Take some time to visit the library to look at the display on alternate uses of forest residual material also known as logging cull piles. A poster board has been set up on a table located at the entrance of the library.
I have written a number of local newspaper articles on the issue and thought it would be useful to see some pictures, figures and tables associated with the reference material and a few of my own photos.
I hope the material will help to explain the approach to dealing with the post logging material and see some alternatives to our existing practices in BC. I think the display also helps to show the variety of materials found in the burning piles and how we could experiment with other ways of dealing with the fibre in the field.
In my research on the topic I have seen a number of approaches to calculating the amount of fibre burned each year in the cull piles and I think the display will show the difficulties in estimating the material left behind.
As a quick reminder how I came up with the estimates in the articles, I used a number of sources to estimate the amount of forest residual material left after logging.
For example, I referred to an article by Ben Parfitt who used the government’s harvest billing system.
I used the ministry of forests forest inventory data base along with an estimate from the Pacific Institute for Climate Change.
I also referred to a study done by Ferric on the pine stands in the Nazko area. In order to relate the cubic metre or tonnes per hectare data more meaningful, I converted the residual material into energy units so we could compare the numbers using fuel equivalents. My conservative estimate was that each year the burning of cull piles is the equivalent of four billion litres of fuel or two thirds of the total fuel burned by the entire vehicle fleet of B.C.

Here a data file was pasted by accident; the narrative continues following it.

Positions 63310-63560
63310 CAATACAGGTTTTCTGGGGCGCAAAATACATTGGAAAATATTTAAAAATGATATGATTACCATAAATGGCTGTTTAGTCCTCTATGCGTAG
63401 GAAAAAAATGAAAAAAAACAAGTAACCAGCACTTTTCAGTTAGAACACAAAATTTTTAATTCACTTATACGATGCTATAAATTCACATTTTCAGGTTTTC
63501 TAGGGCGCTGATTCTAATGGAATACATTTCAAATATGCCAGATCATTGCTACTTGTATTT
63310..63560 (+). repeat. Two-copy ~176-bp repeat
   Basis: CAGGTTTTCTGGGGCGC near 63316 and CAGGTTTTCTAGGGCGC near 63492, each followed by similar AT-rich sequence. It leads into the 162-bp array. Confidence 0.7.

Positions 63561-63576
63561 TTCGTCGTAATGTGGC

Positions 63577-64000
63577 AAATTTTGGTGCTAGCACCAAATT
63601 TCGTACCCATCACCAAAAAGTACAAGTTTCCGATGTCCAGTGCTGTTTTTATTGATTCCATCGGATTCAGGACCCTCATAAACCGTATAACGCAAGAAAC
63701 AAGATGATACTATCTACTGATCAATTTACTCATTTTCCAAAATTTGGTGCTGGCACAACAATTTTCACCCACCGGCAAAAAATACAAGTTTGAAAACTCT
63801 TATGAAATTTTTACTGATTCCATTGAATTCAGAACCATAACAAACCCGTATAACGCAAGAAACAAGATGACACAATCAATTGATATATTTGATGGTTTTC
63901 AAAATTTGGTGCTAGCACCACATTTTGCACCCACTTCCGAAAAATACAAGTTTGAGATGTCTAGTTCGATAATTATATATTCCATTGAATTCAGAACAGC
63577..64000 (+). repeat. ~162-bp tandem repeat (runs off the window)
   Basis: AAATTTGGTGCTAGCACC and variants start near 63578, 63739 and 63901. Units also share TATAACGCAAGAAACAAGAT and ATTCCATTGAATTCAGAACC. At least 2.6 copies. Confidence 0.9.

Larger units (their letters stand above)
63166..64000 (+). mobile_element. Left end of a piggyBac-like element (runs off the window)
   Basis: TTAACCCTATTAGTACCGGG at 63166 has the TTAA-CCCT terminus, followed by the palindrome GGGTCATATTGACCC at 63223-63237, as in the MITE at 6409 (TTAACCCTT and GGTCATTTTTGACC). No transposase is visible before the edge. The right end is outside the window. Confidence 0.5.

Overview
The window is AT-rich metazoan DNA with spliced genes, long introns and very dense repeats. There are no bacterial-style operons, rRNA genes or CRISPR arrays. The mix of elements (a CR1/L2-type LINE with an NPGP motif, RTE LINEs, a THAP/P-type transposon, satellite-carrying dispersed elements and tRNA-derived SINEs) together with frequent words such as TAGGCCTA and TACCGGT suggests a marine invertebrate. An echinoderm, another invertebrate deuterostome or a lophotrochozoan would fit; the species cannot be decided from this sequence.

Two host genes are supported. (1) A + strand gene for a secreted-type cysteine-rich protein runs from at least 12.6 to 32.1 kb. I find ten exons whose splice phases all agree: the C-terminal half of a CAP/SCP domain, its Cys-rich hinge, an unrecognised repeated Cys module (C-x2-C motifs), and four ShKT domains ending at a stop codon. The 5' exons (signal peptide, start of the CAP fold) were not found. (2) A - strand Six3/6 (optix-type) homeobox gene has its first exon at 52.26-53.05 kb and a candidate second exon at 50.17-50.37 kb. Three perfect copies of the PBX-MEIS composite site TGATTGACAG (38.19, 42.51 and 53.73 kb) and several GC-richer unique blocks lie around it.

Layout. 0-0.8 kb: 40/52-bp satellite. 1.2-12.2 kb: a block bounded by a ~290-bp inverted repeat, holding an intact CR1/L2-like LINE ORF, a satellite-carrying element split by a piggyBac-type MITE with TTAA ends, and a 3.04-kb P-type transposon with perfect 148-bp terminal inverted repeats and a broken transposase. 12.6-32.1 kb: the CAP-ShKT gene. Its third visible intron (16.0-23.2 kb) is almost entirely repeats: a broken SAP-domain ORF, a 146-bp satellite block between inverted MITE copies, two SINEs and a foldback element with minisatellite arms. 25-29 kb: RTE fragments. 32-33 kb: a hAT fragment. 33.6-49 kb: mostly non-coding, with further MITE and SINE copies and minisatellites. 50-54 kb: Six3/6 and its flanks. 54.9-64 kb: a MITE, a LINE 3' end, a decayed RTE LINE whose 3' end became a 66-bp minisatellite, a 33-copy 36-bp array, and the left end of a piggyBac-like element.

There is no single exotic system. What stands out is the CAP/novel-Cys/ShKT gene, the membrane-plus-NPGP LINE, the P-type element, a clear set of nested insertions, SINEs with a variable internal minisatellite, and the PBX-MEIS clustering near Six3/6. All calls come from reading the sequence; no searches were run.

I discussed some of the alternatives to burning such as wood pellets or similar products, biofuel, syngas, biochar or possibly some of the new wood composite materials. I also suggested the industry and government look for alternate ways of sorting and storing some of the material on site so that locals could use the logs for firewood, ensuring sufficient material was left for forest regeneration needs and provide a habitat for small animals. If you review the library material you can see examples of the piles that have been partially burned and also some of the alternatives for sorting and storing logs in the field.
I would also appreciate comments, so I will provided a sheet for questions and ideas at the library. To give you a sense of involvement and empowerment I will also provide a petition which you can sign urging the government and industry to initiate some studies on alternate uses of the cull piles.
You can also contact me through my email firstname.lastname@example.org.
Jim Hilton is a retired forest professional living in the Cariboo who writes a forestry column for the Weekend Tribune Advisor